Three high school seniors find what is probably (almost definitely) a spacecraft, but whatever it is does not matter. The important thing is that it gives them amazing powers. To call their new-found abilities telekinesis would be a severe understatement. More than just moving things with their minds, the boys find they can even fly! One boy’s powers are, from the very beginning, stronger than the others’. As their powers grow, the stronger boy begins to lose control. His friends try to set down rules, but they cannot control him.
Characters and Actors
These three are an unlikely trio, to say the least. They have little in common, and, for the most part, they would never have become friends if not for their new abilities.
Andrew (Dane DeHaan) is the quiet kid who does not seem to have any friends. His mother is terminally ill, and his father cannot afford her medication or treatment. Moreover, his father is an abusive alcoholic. Bullied at home and at school, Andrew’s loss of control does not come as a surprise to the audience. I felt that DeHaan’s playing of Andrew is very believable. His emotions feel genuine, and his motivation is easy to see and feel.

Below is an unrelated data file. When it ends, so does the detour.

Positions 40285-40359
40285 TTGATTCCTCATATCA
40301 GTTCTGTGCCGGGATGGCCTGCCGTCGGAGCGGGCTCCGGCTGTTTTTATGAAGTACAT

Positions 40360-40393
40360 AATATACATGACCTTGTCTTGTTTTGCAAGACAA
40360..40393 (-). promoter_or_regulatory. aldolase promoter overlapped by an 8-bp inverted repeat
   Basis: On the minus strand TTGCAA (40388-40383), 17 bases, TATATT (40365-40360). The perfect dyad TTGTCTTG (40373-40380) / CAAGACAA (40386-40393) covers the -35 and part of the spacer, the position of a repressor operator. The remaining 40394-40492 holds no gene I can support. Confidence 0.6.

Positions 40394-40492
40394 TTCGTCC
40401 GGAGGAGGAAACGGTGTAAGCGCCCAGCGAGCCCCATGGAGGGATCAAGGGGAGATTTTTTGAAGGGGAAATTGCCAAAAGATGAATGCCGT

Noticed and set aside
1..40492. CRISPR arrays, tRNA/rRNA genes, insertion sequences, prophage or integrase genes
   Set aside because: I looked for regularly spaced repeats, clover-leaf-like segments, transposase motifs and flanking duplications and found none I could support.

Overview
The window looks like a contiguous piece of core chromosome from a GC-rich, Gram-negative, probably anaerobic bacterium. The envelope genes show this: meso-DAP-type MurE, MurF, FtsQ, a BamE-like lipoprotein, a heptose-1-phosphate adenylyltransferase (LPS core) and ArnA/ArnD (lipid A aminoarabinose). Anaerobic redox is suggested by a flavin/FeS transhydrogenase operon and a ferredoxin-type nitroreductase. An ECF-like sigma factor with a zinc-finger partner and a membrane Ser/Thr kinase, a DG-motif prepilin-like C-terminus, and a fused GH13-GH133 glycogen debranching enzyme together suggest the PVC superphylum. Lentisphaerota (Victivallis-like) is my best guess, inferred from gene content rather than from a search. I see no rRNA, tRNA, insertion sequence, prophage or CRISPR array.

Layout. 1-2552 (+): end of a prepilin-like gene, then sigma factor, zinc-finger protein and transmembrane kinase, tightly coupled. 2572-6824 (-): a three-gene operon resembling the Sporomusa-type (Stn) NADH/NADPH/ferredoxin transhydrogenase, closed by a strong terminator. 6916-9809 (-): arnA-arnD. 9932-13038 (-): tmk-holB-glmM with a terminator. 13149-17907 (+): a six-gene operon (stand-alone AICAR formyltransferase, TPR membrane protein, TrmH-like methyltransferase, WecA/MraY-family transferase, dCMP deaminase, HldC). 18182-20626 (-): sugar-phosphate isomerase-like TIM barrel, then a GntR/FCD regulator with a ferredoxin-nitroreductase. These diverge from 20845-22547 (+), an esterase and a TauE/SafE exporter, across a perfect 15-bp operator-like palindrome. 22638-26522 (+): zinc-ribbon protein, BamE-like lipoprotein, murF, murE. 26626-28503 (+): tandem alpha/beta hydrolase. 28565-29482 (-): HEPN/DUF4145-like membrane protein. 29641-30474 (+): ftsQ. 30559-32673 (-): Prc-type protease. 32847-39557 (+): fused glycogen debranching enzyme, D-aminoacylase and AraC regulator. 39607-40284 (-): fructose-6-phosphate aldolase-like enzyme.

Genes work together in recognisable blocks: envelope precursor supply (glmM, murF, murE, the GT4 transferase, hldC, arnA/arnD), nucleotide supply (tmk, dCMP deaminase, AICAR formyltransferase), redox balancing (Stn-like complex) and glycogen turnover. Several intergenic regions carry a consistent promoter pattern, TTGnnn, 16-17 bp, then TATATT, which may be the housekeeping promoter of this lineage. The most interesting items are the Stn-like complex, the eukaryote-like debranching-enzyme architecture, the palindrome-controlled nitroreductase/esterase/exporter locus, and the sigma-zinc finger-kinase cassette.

Steve (Michael B. Jordan) is the popular athlete. He loves to party and have a good time. Everything seems to be going right for this guy. Again, I felt the actor is a good fit for the role. Jordan is very charismatic, and he gives that trait to his character.
Matt (Alex Russell) is Andrew’s cousin, and he and Steve seem to already be friends. He is not very popular, but he is also not the loner that his cousin is. Feeling responsible for Andrew, he tries to get him to come out of his shell by dragging him along to parties. Russell feels less emotionally readable than his costars. However, he still pulls off the part pretty well. I think, though, that more feeling from him would have been desirable.
The “found footage” style has been overdone as of late, and I was initially disappointed to see that this film adopted it. However, as the movie progressed, I decided that it fit-if only Matthew Jensen had stuck to it. There were moments in the movie when he switched gears, and that was so much more annoying than the moment when I realized that this was yet another found footage film.
Josh Trank’s directing brings everything together nicely. The shift in tone from playful to more serious as the movie advances is quite effective. In addition, the settings portray the mood-such as when the boys are in the clouds during the thunderstorm and during the final showdown.
Finally, the story (written by Trank and Max Landis) and the screenplay (by Landis) are well-done. While the teenager-gets-superpowers plotline is worn-out by now, it is somewhat less expected, though perhaps more realistic, for such a young man to use his powers for silly and even selfish means. All three of these boys do so, but only one does not know when to stop himself. The writers put a new spin on the old tale.